Extending the powers that the platforms operators have to carry out removal and tracking activities on these posts has been discussed. This has raised concerns among free-speech campaigners as to where these powers would end and as to what would fall under the categories for removal, as this is frequently hard to define.

New legislation was passed last week by the US House of Representatives, which now requires the Obama administration to produce a strategy to combat terrorists’ use of social media. The legislation was passed in response to the terrorist attack in San Bernardino, California, and aims to allow for more close scrutiny of social media activities as part of visa application consideration.

Rights and Freedoms

At the same time as the legislation went to vote, the UN was holding a special meeting of its Counter-Terrorism Committee, where preventing terrorists from exploiting the Internet was also on the agenda. Prominent in the discussion was how to carry this out, without impinging on the rights and freedoms of global citizens to legitimate debate and activities.

It is suspected that ISIS/ISIL has used social media to attract over 30,000 foreign terrorist fighters, from over 100 countries, to join their fights in Syria and Iraq. However, all parties were keen to assess how terrorist activity could be halted, while at the same time ensuring that any restrictions did not create grievances that would play into the terrorist groups’ hands.

Jeffrey Feltman, UN Under-Secretary-General for Political Affairs, told the Committee, “It is precisely [the] exploitation by terrorists and violent extremists that can easily result in us restricting human rights and fundamental freedoms”. Feltman went on to say that the intention was to put “young people at the centre of these efforts”, with this generation both most comfortable with social media, as well as the most susceptible to extremist propaganda.

Immature Business Sector

In the UK, the social media companies have also been reprimanded by the county’s most senior counter-terrorism officer, Mark Rowley, who, in describing social media as an “immature business sector”, criticised some of the organisations for not co-operating fully with police investigations.

Legislation similar to that discussed in the USA doesn’t exist in the UK, creating concerns that the police are missing important intelligence on terrorist activities, and falling behind these organisations by not being able to operate in the social media environment as well as the people they were tracking.

It will be interesting to see how legislation is developed, as well as how the platforms themselves can deal more effectively with pages and information relating to terrorist activities, and having a better solution for dealing with the spread of information.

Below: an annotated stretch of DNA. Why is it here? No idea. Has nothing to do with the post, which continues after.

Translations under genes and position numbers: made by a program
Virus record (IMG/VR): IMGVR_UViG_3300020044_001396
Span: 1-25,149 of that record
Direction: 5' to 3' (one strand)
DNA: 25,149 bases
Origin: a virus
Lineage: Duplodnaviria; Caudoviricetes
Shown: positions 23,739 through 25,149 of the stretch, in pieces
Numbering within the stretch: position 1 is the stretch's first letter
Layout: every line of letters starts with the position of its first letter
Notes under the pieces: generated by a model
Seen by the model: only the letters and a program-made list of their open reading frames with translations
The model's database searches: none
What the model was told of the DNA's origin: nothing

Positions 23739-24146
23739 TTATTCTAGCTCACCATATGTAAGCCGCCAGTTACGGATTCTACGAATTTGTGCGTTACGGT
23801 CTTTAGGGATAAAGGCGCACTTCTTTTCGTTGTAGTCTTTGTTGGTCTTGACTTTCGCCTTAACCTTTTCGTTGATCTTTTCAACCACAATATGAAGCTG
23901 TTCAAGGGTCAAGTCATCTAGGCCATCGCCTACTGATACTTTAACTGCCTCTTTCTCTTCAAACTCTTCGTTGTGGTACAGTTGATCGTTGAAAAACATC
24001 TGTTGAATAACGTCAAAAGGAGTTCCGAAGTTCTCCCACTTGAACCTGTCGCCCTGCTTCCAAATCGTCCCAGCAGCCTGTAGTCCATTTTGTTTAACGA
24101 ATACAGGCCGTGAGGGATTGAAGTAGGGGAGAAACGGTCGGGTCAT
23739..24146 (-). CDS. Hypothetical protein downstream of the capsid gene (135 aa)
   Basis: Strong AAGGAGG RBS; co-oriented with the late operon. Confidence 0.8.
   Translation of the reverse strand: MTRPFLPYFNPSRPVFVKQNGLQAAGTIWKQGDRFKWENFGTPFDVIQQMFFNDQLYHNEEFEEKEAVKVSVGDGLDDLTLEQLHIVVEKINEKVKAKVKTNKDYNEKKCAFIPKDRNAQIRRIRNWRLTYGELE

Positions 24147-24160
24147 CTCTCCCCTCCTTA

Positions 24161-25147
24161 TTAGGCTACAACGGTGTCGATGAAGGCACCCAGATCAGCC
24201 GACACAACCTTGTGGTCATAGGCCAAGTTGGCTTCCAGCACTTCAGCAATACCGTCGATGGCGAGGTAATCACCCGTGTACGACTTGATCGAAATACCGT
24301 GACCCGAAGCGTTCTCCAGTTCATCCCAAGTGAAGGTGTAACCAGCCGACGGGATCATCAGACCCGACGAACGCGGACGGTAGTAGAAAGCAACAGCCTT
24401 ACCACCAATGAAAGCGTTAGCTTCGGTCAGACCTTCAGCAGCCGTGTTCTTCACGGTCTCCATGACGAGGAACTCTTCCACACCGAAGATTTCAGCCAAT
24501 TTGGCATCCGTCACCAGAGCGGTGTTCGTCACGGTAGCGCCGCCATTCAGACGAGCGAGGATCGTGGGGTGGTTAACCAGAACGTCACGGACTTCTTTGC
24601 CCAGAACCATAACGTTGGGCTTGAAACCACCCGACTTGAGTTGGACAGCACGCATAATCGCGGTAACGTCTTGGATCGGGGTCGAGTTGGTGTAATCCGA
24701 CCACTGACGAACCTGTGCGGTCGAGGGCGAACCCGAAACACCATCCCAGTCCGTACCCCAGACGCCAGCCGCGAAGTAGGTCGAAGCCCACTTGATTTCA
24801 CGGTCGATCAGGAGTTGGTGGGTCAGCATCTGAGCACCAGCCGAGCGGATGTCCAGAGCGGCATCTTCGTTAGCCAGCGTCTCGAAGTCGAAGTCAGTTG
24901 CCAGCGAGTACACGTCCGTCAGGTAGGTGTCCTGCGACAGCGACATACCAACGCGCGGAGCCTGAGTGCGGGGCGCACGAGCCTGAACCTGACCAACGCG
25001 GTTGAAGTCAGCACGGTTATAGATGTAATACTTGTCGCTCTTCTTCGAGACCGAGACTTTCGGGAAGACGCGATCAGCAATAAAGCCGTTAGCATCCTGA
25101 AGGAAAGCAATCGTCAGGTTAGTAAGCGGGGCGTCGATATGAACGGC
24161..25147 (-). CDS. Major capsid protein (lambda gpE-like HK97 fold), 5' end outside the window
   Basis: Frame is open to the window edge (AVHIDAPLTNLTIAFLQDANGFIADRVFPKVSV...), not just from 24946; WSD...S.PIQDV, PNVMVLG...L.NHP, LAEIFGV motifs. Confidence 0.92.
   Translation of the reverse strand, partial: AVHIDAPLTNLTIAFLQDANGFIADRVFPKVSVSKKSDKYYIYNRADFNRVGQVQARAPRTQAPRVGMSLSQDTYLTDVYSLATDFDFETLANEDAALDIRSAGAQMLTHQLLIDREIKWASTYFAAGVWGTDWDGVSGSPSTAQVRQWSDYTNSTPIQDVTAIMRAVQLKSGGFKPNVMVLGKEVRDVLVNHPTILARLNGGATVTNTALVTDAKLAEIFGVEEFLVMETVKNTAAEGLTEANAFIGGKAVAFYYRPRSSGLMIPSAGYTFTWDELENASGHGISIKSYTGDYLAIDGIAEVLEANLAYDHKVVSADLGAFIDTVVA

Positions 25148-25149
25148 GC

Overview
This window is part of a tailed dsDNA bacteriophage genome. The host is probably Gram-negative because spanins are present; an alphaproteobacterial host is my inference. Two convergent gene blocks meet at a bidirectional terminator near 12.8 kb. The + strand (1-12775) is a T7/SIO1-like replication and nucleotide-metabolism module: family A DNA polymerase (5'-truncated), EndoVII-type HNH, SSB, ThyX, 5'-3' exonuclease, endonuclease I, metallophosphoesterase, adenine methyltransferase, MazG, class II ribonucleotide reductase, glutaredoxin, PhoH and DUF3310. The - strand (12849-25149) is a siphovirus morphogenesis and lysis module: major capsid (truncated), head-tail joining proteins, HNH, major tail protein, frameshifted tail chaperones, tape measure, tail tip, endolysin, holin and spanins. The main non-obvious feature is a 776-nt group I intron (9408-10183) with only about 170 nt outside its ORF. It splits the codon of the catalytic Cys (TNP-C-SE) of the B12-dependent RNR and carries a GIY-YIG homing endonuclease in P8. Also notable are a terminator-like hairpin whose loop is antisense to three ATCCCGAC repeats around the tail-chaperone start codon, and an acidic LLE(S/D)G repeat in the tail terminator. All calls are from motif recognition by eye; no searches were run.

Do you think social media could or should be more closely monitored? Is there a line that can be drawn between freedom and public safety? Get involved on Procurious and join the discussion. 

Meanwhile, we have been keeping an eye on all the major headlines in procurement and supply chain this week for you to share with your friends…

Apple Price Falls on Supply Chain Concerns

  • Concerns about Apple’s supply chain data and predicted sales for the first half of 2016 have caused its price targets to be reviewed
  • Investment firm RBC Capital Markets cut its price target for Apple to $140, down from $150 (already a decrease from earlier in 2015)
  • The firm cited slower than expected sales of the iPhone 6 in the first two quarters of 2016 as the reason
  • This was also due to key organisations in Apple’s supply chain cutting estimates for business in the same period

Read more at Apple Insider

French Courier Companies Fined for “Collusion”

  • 20 competing package delivery firms in France, as well as their professional trade union, have been fined €672 million by the French Competition Authority for price collusion
  • The authorities stated that the firms had shared sensitive information about price increases during group meetings with the transport and logistics trade association, TLF, between 2004 and 2010
  • 8 of the companies, including DHL Express France, Norbert Dentressangle and Royal Mail’s French arm, General Logistics Systems, comprised 71 per cent of the French market during this period
  • The authority concluded that French SMEs had been hit hardest by the collusion activities, as they did not have the negotiating power of the largest clients to reject or renegotiate the price increases

Read more at Supply Management

Tech Companies Suffer Due to Supply Chain Disruption

  • The 2015 Global Cleantech Risk Survey has reported that 61 per cent of clean tech companies had suffered some form of supply chain disruption in the past three years
  • Of these companies, 84 per cent stated that their bottom line had suffered due to the disruptions
  • 75 per cent of the 300 organisations surveyed, who sourced products from China, said that they had suffered from a supply chain disruption
  • These disruptions resulted in delayed deliveries, eroded profit margins, brand and reputation damage and reduced revenue

See more results at My Central Jersey

Global Firms Tied to Slave Labour

  • A number of high-profile global grocery supply chains have been linked to slave and forced labour in the seafood processing industry in Burma